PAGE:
By Professor Hisae Nakanishi

Economic sanctions and novel coronavirus: What is humanity today?

May 4, 2020 - 0:21

Iran has faced dual and unprecedented challenges now. One is a large number of citizens infected with the novel coronavirus. The shortage of medicine and medical equipment is profound. The other challenge is how to tackle the impacts of prolonged economic sanctions.

 Iran's novel coronavirus cases reached 97, 424, and its death toll has passed 6,000. While the government has already reported the gradual decline of the new infectors, the challenge continues to take care of the existing patients. 

It is indeed hard for us to imagine how Iranian people have been leading their life in this harsh reality of the continuous economic sanctions today. The pandemic also hit the oil economy severely, as the price of oil declined sharply recently due to the dramatic fall of the demand. Iran's economic pressure has thus increased today. 

The novel coronavirus situation has imposed us a new and universal rule: taking social distance. The WHO, the governments, and health specialists strongly suggest that we keep a distance from each other to prevent overshooting. Distancing each other with two meters apart is a standardized guideline these days globally. I wonder how Muslims in the world are leading their Ramadan, now being discouraged from celebrating Iftar collectively. 

As Socrates said, we, human beings, are social animals. Human development has presupposed active human interactions. Human mobility and direct communications are keys for better trade and to share knowledge. Face-to-face engagement among people is indispensable for the betterment of our growth and development.  

However, the idea and practice of social distance is the opposite. The pandemic has caused the closure of businesses and forced us not to see each other directly, and we are obliged to accept economic and social isolation. In this sense, we are living in a new reality that requires us to live very differently from the past. A new paradigm is to emerge. What is the alternative to seeking economic betterment?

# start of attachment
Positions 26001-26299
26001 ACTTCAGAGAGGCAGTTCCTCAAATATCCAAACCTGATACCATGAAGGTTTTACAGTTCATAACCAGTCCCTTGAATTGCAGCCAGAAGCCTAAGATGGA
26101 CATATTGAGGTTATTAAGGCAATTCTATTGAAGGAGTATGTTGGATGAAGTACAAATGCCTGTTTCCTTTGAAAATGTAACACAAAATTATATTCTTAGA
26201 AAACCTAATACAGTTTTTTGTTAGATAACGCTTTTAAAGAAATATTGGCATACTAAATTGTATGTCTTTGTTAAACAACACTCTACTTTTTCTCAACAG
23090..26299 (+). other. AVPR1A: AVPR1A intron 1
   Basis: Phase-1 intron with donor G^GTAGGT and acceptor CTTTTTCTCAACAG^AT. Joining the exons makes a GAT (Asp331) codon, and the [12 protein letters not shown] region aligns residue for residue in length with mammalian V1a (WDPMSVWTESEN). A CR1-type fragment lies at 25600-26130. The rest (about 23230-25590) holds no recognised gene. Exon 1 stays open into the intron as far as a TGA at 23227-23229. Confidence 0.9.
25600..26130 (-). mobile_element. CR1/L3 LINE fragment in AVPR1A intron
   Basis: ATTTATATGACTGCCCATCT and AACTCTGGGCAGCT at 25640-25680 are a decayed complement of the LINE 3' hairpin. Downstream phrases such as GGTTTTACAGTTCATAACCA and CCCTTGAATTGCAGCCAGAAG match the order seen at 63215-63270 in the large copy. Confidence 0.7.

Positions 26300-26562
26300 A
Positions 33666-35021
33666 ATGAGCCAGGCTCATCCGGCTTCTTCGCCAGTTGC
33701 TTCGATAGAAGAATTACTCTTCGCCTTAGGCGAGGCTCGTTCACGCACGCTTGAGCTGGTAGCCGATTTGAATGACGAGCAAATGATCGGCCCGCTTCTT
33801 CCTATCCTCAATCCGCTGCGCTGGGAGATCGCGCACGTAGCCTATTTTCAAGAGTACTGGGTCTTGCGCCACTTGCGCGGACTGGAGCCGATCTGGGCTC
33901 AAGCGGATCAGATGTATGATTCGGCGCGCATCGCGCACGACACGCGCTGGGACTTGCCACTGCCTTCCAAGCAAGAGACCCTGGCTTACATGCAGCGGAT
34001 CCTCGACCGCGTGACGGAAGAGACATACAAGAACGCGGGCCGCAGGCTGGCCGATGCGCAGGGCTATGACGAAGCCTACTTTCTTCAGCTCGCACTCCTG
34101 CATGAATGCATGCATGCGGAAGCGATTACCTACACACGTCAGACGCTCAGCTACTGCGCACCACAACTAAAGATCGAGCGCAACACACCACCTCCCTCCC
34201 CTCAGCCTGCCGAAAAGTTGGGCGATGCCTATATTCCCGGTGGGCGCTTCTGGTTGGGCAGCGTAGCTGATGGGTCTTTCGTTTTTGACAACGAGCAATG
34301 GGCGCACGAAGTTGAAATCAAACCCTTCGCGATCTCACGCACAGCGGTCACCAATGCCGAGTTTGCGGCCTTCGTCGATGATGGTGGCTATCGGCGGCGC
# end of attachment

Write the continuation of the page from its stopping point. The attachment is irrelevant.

Healthcare seems to come first today. How to survive safely and live with health is the ultimate objective of our life to secure. To pursue this grand value, basic human needs are necessary: food, water, housing, job, and medicine. Economic sanctions imposed on Iran impacted this fundamental aspect of security. The prolonged sanction regimes have deprived Iran of what people need even to survive. The shortage of medicine and medical equipment had existed even before this pandemic. Now, Iran has been suffering more from the severe lack of too many things beyond medicine. 

It is remarkable and unthinkable that the U.S. has not reconsidered its sanction regimes under these extreme circumstances. Humanity and human virtue are all questioned today. The U.S. decision to withdraw its funding to WHO demonstrated not only the lack of humanitarianism but showed its backwardness in the fundamental human value: it is the universal priority to secure people's life safety.

To blame others and to create an enemy are often used as strategies for the populist states. The U.S. accuses China of the origin of the pandemic just as the U.S. is demonizing Iran. These strategies often work in crisis times by inventing the scapegoats for the social and economic deterioration. 

The U.S. novel coronavirus death toll reached 67,448 as of May 3. The U.S. also needs health security most. The U.S. economic prospect is much dim today. Under these circumstances, 52% of U.S. voters now disapprove of President Trump’s job performance. How much more can the U.S. continue blaming others?  Scientists alert that a new virus may emerge even after we conquer the novel coronavirus. It is time for us to recognize the need for international cooperation, not unilateralism.

Hisae Nakanishi is professor of the Graduate School of Global Studies, Doshisha University, Kyoto, Japan 
 

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